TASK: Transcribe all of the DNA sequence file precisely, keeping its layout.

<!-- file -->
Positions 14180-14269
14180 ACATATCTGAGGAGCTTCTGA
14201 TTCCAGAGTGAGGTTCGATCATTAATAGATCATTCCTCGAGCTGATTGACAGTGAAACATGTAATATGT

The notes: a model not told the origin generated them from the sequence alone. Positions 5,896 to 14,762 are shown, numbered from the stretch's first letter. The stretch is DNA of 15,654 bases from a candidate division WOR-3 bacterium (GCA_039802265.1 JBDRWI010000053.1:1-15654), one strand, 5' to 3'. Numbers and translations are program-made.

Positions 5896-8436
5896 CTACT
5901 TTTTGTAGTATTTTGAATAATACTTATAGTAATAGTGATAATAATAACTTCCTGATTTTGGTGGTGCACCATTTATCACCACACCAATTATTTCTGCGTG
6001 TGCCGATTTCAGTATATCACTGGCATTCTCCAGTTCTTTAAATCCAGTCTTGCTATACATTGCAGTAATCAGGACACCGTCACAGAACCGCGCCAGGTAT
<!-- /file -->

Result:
Positions 14180-14269
14180 ACATATCTGAGGAGCTTCTGA
14201 TTCCAGAGTGAGGTTCGATCATTAATAGATCATTCCTCGAGCTGATTGACAGTGAAACATGTAATATGT

The notes: a model not told the origin generated them from the sequence alone. Positions 5,896 to 14,762 are shown, numbered from the stretch's first letter. The stretch is DNA of 15,654 bases from a candidate division WOR-3 bacterium (GCA_039802265.1 JBDRWI010000053.1:1-15654), one strand, 5' to 3'. Numbers and translations are program-made.

Positions 5896-8436
5896 CTACT
5901 TTTTGTAGTATTTTGAATAATACTTATAGTAATAGTGATAATAATAACTTCCTGATTTTGGTGGTGCACCATTTATCACCACACCAATTATTTCTGCGTG
6001 TGCCGATTTCAGTATATCACTGGCATTCTCCAGTTCTTTAAATCCAGTCTTGCTATACATTGCAGTAATCAGGACACCGTCACAGAACCGCGCCAGGTAT